The Historic Rock Walls of Grates Cove
Grates Cove is home to a Historic National Monument, recognizing its acres of rock walls as a site of unique historic and cultural importance. At the commemoration ceremony held June 29, 1997, the Honourable Fred Mifflin said, "The walled landscape of Grates Cove is the largest and best preserved such historical treasure in our Province. By formally commemorating it, we are ensuring that an important witness to our history and link that binds us to our past will not be lost".
From the last 1700's to early 1900's, local residents used the rocks to define spaces within their environment. The rocks were thrown, stacked and piled into more than 160 acres of land to set aside fields, create gardens, store vegetables, protect livestock and to use as cemeteries.
Grates Cove represents the single best example of this "living history" anywhere in the Province. The windswept vista of the hills surrounding the cove are intertwined with these rock walls as far as the eye can see, making the scenery truly spectacular. There are easy walking trails that take you along the cliffs and barrens around Grates Cove, showing many wonderful examples of these rock walls. One can easily imagine the livestock and potatoes that were once contained within these walls, protecting them from the wind and natural predators. These rock walls are one of the many things that make Grates Cove such a unique place to visit, and are a photographer's dream!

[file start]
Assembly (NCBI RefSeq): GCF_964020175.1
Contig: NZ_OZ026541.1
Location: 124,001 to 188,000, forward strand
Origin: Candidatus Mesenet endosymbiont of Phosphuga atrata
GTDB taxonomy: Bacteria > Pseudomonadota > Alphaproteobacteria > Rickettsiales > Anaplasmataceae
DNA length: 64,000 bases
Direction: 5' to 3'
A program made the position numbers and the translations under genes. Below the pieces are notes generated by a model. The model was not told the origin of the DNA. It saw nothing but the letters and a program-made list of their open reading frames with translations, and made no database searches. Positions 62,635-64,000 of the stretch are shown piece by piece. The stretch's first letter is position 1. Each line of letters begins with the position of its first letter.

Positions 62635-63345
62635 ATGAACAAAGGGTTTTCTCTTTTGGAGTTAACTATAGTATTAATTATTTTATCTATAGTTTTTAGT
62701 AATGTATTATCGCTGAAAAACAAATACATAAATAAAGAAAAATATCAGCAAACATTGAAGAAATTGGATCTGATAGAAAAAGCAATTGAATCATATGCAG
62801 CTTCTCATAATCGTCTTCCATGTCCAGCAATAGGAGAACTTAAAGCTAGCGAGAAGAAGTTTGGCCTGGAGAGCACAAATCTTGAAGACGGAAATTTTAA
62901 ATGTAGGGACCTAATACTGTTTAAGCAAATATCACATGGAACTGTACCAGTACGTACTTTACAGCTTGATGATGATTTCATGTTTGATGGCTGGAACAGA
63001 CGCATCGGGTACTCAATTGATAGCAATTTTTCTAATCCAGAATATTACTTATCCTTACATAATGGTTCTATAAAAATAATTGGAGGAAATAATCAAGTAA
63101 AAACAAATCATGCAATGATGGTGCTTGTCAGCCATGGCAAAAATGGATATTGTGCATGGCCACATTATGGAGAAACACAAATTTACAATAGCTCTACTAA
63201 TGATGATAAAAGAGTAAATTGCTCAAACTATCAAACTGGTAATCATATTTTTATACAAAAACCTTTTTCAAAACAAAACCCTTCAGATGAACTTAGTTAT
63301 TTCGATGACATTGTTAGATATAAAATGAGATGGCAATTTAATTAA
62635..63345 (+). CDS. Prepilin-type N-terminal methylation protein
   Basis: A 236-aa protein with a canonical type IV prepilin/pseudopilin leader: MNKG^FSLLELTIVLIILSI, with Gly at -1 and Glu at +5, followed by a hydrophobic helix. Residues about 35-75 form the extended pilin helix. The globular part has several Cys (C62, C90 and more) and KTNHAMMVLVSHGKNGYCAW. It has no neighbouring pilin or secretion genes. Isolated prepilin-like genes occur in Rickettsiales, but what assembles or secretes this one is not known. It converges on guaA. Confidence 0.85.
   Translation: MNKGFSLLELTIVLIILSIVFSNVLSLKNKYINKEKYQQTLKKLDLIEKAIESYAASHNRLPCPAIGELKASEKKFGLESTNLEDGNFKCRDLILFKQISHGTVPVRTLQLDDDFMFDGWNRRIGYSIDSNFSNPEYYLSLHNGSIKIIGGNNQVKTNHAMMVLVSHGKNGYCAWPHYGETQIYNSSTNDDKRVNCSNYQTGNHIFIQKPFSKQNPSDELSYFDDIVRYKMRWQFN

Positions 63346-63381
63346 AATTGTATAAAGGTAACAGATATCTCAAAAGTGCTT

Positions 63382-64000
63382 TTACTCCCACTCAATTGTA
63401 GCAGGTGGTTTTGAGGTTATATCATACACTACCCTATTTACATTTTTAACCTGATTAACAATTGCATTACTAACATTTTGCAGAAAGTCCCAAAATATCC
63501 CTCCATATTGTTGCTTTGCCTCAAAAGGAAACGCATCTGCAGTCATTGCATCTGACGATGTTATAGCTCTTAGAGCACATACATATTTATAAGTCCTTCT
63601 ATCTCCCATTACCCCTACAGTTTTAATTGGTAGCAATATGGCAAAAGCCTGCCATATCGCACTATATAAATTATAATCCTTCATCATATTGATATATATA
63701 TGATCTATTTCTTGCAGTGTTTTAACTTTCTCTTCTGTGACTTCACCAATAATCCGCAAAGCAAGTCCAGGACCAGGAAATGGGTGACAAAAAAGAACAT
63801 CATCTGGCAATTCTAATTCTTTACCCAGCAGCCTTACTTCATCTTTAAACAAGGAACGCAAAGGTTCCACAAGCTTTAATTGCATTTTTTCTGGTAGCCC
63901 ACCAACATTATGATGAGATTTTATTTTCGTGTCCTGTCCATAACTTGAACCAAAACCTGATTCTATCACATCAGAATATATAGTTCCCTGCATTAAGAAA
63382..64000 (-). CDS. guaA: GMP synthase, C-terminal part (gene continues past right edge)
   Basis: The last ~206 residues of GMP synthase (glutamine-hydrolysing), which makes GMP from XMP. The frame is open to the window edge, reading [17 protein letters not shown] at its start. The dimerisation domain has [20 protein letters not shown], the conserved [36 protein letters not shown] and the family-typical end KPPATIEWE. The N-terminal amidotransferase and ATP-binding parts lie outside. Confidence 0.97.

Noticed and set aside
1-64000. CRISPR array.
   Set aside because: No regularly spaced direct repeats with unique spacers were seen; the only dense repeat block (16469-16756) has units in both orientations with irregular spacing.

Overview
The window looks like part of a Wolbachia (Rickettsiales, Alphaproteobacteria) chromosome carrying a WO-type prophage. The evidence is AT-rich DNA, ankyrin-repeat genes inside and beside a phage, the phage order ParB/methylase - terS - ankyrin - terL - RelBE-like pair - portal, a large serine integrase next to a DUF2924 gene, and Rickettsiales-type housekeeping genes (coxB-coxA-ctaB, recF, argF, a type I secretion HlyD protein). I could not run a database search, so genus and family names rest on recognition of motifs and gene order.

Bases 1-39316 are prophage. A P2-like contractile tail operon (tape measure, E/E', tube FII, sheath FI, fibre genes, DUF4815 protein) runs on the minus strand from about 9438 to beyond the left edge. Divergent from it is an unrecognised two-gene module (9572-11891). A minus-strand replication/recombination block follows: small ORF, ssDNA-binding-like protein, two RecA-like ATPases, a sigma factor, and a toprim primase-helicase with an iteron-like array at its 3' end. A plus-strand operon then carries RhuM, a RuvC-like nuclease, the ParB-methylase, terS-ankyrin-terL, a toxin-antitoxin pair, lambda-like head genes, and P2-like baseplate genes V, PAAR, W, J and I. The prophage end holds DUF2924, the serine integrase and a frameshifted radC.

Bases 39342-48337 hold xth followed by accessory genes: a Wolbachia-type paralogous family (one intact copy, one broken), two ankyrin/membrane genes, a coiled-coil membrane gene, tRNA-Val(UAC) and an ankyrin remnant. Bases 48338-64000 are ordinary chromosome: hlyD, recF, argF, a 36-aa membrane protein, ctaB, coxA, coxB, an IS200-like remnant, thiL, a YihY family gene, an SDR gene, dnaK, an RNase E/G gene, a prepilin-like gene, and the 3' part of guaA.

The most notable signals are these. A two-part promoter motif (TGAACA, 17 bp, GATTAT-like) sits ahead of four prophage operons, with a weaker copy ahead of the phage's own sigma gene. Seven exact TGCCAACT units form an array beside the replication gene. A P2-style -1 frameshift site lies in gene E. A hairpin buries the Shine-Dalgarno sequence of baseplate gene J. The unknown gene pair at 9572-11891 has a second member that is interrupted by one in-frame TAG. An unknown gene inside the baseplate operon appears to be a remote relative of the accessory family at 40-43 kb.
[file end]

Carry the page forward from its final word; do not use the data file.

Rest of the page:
Type of Rock Wall Formations
Piled or Thrown
A wall made simply by rocks being tossed into a pile to surround a garden. Although rocks vary in size, they were usually aranged with larger ones on the bottom or the outside. Natural outcrops and very large boulders were incorporated into the walls and gaps became paths.
In some gardens, more care was taken in sorting, stacking and balancing multi-sized rocks. Larger stones were placed to creat a wall 3 to 4 feet wide. Higher than a piled wall, with wooden gates, it provided good protection from roaming livestock.
The most carefully constructed garden walls were 3 to 5 feet high, built with interlocking and balanced stones. Many had two faces, with the area between filled with small stones so that water could filter through. The built wall afforded good shelter from driving rains and high winds.